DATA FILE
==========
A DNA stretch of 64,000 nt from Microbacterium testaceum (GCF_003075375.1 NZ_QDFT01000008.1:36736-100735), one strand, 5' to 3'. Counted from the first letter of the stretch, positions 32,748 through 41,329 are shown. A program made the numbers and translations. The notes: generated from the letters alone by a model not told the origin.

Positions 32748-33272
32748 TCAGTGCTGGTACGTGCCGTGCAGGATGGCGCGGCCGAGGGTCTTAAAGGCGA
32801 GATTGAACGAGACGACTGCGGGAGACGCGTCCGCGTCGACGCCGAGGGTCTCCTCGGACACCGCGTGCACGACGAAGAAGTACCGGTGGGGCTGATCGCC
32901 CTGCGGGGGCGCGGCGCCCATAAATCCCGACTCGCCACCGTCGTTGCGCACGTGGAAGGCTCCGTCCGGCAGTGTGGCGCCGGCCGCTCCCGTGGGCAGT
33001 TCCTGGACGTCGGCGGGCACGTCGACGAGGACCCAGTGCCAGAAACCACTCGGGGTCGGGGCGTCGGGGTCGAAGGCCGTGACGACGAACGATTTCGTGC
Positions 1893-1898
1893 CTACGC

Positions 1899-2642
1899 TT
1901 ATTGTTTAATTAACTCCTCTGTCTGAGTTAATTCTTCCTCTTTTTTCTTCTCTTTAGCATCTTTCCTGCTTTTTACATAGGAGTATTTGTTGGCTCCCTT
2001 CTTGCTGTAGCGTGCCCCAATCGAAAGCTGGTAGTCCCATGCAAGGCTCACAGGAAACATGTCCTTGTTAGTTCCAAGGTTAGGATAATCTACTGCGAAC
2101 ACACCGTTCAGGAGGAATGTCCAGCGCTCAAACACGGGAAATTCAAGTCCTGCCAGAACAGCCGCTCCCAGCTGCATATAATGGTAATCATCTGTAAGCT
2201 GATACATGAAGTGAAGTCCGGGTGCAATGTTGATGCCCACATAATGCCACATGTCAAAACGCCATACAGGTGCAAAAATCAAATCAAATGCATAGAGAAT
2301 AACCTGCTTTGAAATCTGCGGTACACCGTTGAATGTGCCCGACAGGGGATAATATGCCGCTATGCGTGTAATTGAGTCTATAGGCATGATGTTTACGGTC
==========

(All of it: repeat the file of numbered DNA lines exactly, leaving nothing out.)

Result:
A DNA stretch of 64,000 nt from Microbacterium testaceum (GCF_003075375.1 NZ_QDFT01000008.1:36736-100735), one strand, 5' to 3'. Counted from the first letter of the stretch, positions 32,748 through 41,329 are shown. A program made the numbers and translations. The notes: generated from the letters alone by a model not told the origin.

Positions 32748-33272
32748 TCAGTGCTGGTACGTGCCGTGCAGGATGGCGCGGCCGAGGGTCTTAAAGGCGA
32801 GATTGAACGAGACGACTGCGGGAGACGCGTCCGCGTCGACGCCGAGGGTCTCCTCGGACACCGCGTGCACGACGAAGAAGTACCGGTGGGGCTGATCGCC
32901 CTGCGGGGGCGCGGCGCCCATAAATCCCGACTCGCCACCGTCGTTGCGCACGTGGAAGGCTCCGTCCGGCAGTGTGGCGCCGGCCGCTCCCGTGGGCAGT
33001 TCCTGGACGTCGGCGGGCACGTCGACGAGGACCCAGTGCCAGAAACCACTCGGGGTCGGGGCGTCGGGGTCGAAGGCCGTGACGACGAACGATTTCGTGC
Positions 1893-1898
1893 CTACGC

Positions 1899-2642
1899 TT
1901 ATTGTTTAATTAACTCCTCTGTCTGAGTTAATTCTTCCTCTTTTTTCTTCTCTTTAGCATCTTTCCTGCTTTTTACATAGGAGTATTTGTTGGCTCCCTT
2001 CTTGCTGTAGCGTGCCCCAATCGAAAGCTGGTAGTCCCATGCAAGGCTCACAGGAAACATGTCCTTGTTAGTTCCAAGGTTAGGATAATCTACTGCGAAC
2101 ACACCGTTCAGGAGGAATGTCCAGCGCTCAAACACGGGAAATTCAAGTCCTGCCAGAACAGCCGCTCCCAGCTGCATATAATGGTAATCATCTGTAAGCT
2201 GATACATGAAGTGAAGTCCGGGTGCAATGTTGATGCCCACATAATGCCACATGTCAAAACGCCATACAGGTGCAAAAATCAAATCAAATGCATAGAGAAT
2301 AACCTGCTTTGAAATCTGCGGTACACCGTTGAATGTGCCCGACAGGGGATAATATGCCGCTATGCGTGTAATTGAGTCTATAGGCATGATGTTTACGGTC